After waking up to the sounds of tropical birds singing in the trees, and a light breeze blowing through the room, I began preparing for the first day of farm visits. Thoughts were rushing through my head as I wondered exactly how we could help these organic farmers. After finishing my morning routine and eating a delicious breakfast of fresh tropical fruit, our group departed.

The drive was not long, but it was more beautiful than words can describe. As we drove, we could see the Turrialba volcano towering high above us. It was awesome to see with its white column of steam and smoke magnificently contrasting against the deep blue sky.  In front of us the roads curved sharply around the mountain, and we weaved to and fro in between cars and people in an effort to reach our destination in a timely manner. 

Upon arrival to our first farm, we met Flory and her husband Edgar who own three different farms. The one we visited was their organic farm which produced coffee, bananas, vegetables, tangerines, and various other plants and animals.

Edgar began by showing us some of the land which he had turned organic 15 years ago, and he explained the difference in the coffee and banana plants. Next, he took us to a portion of his land that had always been organic. Even though he had planted coffee on both plots of land at the same time, the difference was astounding. The coffee planted on the soil which had always been organic was twice as large, and had many more coffee beans than the coffee planted on soil that once had been exposed to inorganic farming.  He explained that healthy soil meant healthy plants. This is something that we could learn from in the states.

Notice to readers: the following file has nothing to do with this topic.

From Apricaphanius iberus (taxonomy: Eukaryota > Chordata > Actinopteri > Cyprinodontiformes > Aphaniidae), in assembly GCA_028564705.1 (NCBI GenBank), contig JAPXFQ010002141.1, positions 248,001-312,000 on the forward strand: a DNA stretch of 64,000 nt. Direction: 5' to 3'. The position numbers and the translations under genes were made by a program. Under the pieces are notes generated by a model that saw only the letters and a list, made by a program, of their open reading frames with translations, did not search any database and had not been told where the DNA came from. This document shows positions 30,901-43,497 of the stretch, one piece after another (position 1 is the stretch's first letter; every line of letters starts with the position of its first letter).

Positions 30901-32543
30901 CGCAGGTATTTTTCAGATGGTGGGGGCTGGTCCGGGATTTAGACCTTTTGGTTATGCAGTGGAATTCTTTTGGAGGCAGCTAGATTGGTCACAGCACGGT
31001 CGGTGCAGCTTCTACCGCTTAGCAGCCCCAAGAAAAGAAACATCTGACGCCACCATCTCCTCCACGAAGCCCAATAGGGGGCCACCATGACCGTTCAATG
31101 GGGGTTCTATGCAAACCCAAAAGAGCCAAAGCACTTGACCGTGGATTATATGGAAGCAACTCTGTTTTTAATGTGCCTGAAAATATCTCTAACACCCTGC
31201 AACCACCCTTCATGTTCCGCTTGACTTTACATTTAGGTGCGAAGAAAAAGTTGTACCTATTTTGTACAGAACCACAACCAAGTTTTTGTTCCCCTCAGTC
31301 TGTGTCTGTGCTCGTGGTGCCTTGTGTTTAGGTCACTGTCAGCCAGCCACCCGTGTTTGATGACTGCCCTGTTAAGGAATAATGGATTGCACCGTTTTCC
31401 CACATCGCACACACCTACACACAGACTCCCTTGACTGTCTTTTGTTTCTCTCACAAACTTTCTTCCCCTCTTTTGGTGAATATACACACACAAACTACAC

Edgar also explained many of his other enterprises. He took us to the building where he is making organic fertilizer. He said this was a great expense because Costa Rica has so much rain that it is imperative that structures are built to hold the compost.  Within the structure, he has a machine that grinds up waste from the animals and banana trimmings, as well as other plant matter. He then allows the matter to decompose. Annually, their farm uses almost 5 tons of organic compost.

Besides the composter, Edger has currently built a bio digester and his animal facilities all have drains that run into the digester. The Costa Rican government has been promoting these structures to decrease water pollution and he has taken advantage of their incentives.

After seeing the farm, I am extremely impressed by the amount of money, effort, and shear fortitude that it takes to raise “crops” in Costa Rica. The average farmer will only make about $7,000 annually, while the cost of land is in between 5 and 10 thousand dollars an acre, and most of the land must be cleared using a machete. However, in spite of obstacles, these farmers have a great attitude and they are extremely receptive to the suggestions and ideas we have to offer.